Judging by the general specs provided it seemed GM’s design engineers had gone out of their way to produce a new line that offered truck buyers a healthy variety of options. But how did those trucks look and handle in the field?
The new truck convoy was prepped up and waiting for our circle check inspection at the company’s Oshawa, Ontario, corporate offices. Although the look of the Kodiak and TopKick line still bears a fair resemblance to the trucks I drove more than a decade ago, GM has done a considerable amount of redesign and reengineering work. What immediately hits the eye standing outside the truck and even more so soon as you sit behind the wheel is the sloping hood. The C4500/C5500 models, which were the first of five trucks I drove that day, have been designed with such great visibility that you can see ground objects as close as 13.8 feet in front of the truck from the front bumper. That, GMC points out, is better than the forward visibility of many compact pickup trucks and comes in handy in busy work sites. Their heavier truck cousins, the C6500/C7500/C8500 models, are built with higher frames and cabs but still manage to provide 18.8-foot forward visibility. The windshield is appreciably larger too – 25% larger, in fact, than in previous models. And, particularly helpful for infrequent truck drivers such as myself, are the larger, convex outside mirrors for rearward visibility.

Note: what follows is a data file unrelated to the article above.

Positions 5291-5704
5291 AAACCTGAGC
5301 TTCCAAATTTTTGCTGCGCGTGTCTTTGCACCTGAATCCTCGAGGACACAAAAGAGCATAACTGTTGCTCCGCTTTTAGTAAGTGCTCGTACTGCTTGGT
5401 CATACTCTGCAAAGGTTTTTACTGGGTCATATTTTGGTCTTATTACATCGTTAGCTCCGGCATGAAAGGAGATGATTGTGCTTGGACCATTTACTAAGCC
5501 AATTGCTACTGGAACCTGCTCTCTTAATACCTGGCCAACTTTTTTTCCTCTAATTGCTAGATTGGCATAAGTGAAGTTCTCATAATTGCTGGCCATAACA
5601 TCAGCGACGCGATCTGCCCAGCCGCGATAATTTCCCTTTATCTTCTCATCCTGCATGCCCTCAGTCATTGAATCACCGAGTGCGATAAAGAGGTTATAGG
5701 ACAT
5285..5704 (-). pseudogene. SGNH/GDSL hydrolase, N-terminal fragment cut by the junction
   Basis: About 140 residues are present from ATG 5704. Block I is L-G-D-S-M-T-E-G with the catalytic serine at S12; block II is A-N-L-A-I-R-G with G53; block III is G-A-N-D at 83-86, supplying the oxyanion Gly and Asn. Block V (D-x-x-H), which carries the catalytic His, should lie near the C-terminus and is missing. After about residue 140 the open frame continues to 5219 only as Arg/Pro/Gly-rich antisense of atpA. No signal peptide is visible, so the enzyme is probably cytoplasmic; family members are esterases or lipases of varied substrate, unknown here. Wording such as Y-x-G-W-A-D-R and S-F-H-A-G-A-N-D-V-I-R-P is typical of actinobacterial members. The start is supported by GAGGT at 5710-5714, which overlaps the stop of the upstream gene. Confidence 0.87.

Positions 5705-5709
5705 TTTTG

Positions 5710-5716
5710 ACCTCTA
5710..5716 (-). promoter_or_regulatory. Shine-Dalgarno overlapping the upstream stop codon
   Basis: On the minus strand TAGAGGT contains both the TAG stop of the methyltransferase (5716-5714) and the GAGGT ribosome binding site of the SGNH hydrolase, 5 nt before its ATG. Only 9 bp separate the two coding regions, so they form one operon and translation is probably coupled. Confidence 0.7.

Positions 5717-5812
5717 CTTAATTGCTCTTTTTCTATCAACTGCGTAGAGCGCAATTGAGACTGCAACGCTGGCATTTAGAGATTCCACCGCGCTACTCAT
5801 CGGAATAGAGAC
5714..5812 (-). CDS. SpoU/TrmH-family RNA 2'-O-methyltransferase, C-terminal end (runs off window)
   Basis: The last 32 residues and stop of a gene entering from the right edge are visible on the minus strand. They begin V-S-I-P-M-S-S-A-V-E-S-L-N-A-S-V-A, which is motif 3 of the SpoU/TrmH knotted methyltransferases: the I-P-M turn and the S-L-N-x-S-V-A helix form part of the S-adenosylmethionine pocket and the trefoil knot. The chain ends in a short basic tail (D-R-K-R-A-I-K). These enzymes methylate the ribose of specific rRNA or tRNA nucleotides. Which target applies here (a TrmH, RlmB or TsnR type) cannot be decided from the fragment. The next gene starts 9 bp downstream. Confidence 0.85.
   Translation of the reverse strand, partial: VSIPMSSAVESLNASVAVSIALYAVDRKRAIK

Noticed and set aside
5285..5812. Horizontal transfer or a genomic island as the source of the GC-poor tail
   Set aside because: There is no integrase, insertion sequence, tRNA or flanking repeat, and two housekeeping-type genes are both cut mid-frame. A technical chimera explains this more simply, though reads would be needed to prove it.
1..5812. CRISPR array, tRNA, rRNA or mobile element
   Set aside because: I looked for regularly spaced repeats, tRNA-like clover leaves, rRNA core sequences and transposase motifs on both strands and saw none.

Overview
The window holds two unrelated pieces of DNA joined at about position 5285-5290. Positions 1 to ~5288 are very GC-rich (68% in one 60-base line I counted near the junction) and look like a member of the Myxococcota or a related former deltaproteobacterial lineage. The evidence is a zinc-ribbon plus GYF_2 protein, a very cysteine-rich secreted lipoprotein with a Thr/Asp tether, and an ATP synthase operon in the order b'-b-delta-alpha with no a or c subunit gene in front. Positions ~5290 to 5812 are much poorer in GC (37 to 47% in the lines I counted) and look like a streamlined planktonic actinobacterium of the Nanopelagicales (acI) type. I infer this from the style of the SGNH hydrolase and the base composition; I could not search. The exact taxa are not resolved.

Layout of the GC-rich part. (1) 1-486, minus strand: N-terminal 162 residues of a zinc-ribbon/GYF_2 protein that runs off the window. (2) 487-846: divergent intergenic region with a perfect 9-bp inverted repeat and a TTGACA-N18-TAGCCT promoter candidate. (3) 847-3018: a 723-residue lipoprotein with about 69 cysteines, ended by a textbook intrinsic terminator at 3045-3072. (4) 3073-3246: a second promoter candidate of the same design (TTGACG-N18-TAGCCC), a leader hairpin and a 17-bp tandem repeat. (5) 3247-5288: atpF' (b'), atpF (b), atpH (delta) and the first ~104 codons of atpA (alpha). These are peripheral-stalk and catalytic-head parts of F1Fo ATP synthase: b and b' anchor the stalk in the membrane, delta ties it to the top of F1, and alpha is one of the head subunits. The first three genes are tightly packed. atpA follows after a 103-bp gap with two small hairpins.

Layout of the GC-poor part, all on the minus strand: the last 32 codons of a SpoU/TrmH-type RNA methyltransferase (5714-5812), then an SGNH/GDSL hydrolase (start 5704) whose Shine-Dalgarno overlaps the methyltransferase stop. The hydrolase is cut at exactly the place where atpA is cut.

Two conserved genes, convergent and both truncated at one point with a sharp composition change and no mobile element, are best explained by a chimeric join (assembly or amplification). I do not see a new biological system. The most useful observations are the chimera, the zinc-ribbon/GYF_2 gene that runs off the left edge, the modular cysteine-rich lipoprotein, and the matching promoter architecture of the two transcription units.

The cab is also roomier and more comfortable than what I remembered from the previous design. The regular cab offers seating for one, two or three passengers and the crew cab offers seating for up to six passengers. With the crew cab spec the front passenger seat and rear seats can be deleted to create additional interior room. The instrument panel is very easy to read. Its centre curves out and angles towards the driver, which provides a direct view of the controls and gauges with just a slight turn of the head. The instrument panel also includes up to 24 telltale warning lights and gauges.